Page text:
Reversing the fortunes of ‘orphans’ in Kenya

 

Grace Mwangi

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Have you ever donated to an orphanage? Maybe you’ve been inspired by stories of helpless, hungry orphans fending for themselves being ‘saved’ by a benevolent institution.

If you haven’t donated to an orphanage yourself, you probably know someone who has. Data from the Residential Childcare Institution Situational analysis shows that in 2019, 78.3 per cent of children’s institutions across four counties in Kenya received funds from individual donors like you.

I’ve worked in child protection in Africa for over two decades. Working with children and their families – because shockingly 80 per cent of children in orphanages worldwide have a living parent – has left me in no doubt[1]. No child must grow up in an institution. Only in a family can they thrive.

But if so many of these children have families, why are they in institutions in the first place? The sad, simple answer is usually that their families lack the resources to look after them at home. Poverty, conflict, and disability are the main causes of family separation. Many parents think that placing their child in an orphanage gives them the best chance for shelter, food, or education.  

But no institution, however well-run, can substitute the care and love a family provides. Growing up in an institution severely harms children’s physical and cognitive development and exposes them to neglect and abuse. If you’re one of the thousands of well-meaning donors supporting an orphanage, sadly you’re doing more harm than good. 

So why – if so many people want to help these children – is there such a lack of resources? The funds to support them evidently exist – they’re just in the wrong place. 

The Kenyan government is committed to reforming the care system and in June 2022 launched a National Strategy to embark on holistic change that will see children supported in families and communities, not hidden in institutions.

So far, so good – but there is one major barrier: funds. 

Institutions are costly to maintain, and in Kenya most are privately owned and funded by international donors. The resources flowing into these institutions must be redirected into community services. But before this can happen, an enormous shift in mindset is essential. 

What can be done? 

The good news is that those of us working on the ground to keep children out of orphanages ultimately share the same goal as the people who unwittingly prop up these harmful institutions. We all want the best for these vulnerable children. But we must ensure that we are not at cross-purposes.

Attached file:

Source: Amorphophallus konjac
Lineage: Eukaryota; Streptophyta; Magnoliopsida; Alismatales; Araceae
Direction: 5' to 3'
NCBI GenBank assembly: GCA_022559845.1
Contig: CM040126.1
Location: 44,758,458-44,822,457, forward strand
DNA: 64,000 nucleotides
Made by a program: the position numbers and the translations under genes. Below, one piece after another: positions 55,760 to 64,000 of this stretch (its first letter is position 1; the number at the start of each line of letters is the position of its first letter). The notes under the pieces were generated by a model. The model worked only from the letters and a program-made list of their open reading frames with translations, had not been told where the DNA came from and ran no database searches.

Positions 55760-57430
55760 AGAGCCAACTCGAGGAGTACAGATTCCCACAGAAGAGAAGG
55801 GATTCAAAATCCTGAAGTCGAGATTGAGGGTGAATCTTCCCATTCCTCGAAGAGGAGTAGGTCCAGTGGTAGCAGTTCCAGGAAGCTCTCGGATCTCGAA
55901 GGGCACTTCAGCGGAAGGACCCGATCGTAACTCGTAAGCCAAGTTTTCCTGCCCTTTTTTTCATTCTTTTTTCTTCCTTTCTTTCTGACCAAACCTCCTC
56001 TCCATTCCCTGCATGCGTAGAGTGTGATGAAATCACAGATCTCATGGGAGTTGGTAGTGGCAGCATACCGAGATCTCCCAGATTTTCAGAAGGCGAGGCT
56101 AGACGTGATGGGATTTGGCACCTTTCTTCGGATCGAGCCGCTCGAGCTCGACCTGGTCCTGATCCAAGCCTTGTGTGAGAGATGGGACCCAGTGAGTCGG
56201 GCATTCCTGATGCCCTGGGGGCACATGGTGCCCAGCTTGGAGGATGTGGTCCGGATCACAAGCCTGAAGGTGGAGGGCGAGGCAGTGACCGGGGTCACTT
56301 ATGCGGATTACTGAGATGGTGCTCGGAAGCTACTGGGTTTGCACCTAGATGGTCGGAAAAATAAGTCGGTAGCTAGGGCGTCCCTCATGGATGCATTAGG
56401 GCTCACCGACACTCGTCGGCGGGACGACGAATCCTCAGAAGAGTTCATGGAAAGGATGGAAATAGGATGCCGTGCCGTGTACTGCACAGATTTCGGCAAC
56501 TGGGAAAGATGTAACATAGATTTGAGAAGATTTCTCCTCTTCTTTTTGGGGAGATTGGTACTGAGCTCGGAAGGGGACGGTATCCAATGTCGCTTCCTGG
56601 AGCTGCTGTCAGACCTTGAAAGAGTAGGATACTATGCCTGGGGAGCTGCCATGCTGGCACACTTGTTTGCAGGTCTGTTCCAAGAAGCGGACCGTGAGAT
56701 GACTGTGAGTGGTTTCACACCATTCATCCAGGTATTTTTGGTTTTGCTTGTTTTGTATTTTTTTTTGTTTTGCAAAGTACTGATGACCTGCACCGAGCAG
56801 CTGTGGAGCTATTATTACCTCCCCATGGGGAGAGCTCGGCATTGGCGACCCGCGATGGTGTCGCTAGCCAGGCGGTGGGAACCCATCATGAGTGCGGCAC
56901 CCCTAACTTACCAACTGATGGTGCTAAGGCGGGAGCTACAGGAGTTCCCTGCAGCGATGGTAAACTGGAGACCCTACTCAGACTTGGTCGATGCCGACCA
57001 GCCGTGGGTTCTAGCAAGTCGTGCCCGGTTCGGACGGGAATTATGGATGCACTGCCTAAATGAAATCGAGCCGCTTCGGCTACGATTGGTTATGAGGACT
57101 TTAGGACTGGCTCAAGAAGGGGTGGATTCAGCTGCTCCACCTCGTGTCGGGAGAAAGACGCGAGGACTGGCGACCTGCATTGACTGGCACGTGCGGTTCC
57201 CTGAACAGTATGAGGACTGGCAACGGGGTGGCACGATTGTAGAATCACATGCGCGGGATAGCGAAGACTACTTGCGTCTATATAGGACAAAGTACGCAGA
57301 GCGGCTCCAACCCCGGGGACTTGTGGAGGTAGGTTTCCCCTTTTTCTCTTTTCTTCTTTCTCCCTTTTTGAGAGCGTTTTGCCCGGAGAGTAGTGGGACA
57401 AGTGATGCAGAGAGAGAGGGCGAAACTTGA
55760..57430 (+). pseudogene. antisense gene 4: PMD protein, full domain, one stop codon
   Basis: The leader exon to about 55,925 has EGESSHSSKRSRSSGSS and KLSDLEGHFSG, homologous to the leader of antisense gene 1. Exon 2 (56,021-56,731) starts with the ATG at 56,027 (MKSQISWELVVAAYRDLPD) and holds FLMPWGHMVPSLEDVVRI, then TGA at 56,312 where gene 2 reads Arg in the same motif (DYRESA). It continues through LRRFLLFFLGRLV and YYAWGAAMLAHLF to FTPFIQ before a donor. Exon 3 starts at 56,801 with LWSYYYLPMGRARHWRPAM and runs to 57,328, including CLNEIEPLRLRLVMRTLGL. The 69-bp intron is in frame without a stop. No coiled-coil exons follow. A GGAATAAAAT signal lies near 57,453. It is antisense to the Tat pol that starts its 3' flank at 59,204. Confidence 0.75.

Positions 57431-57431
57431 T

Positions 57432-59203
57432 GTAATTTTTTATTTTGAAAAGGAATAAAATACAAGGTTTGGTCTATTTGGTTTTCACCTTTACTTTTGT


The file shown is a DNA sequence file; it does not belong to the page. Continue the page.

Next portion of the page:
The simultaneously simple and complex solution is funding. Funding communities at the root level, to support care reform, to enhance child protection and strengthen families, to promote the right of children to grow up in families… All this relies upon the money that is so generously given ending up in the right place. Orphanages are not the answer, no matter the question. 

A six-pronged approach 

Lumos Kenya is not afraid to dream big, but there is key work that needs to be done to redirect mindsets as well as resources. Our strategy has six main elements: 

  1. Supporting the government. It’s fantastic that the Kenyan government is committed to care reform, but they need help. We’re supporting it to build capacity and ensure it can effectively implement holistic change.  
  2. Developing policy. Knowing the theory is one thing, but we need something more technical to shape this level of reform. We’re contributing to the development and updating of legal, regulatory and policy frameworks to ensure they prioritise family and community-based care and are aligned with international regulations. 
  3. Working on the ground. Embu County has 15 residential institutions housing over 750 children, each of whom deserves to grow up in a loving family. We’re working with key stakeholders to transition the children to family and community care. At the end of 2023, we will look at expanding where we work. 
  4. Redirecting funds. Alongside working with the government, it’s crucial to support non-state actors such as faith-based organisations to undertake sustainable care reform – key to this is focusing on redirecting funding. 
  5. Building partnerships. We alone cannot achieve change. We’re building partnerships with other organisations to share our knowledge and combine our advocacy. Together we can make a huge difference not only to the lives of individual children and families, but also to society. 
  6. Sharing a blueprint for care reform. Finally, it’s essential that we capture and share learning and evidence from our work on the ground in Embu County so that this model of care reform can be implemented throughout Kenya and beyond the borders of Kenya.

We’re working to change the future for thousands of Kenyan children. It’s an ambitious project, but a worthwhile one. By reversing the direction of the funds that are supporting harmful and dangerous institutions, we’re reversing the fortunes of these children – and you can’t put a price on that. 

Grace Mwangi is Senior Technical Advisor at Lumos.


Footnotes

  1. ^ Chris Desmon, PhD, et al., Prevalence and number of children living in institutional care: global, regional, and country estimates.

Comments (2)

aneta teneva

Thank you, Grace, for this comprehensive and strong text. Never be afraid to dream big! Aneta


PeterMcDermott

Grace, An excellent piece. Pete


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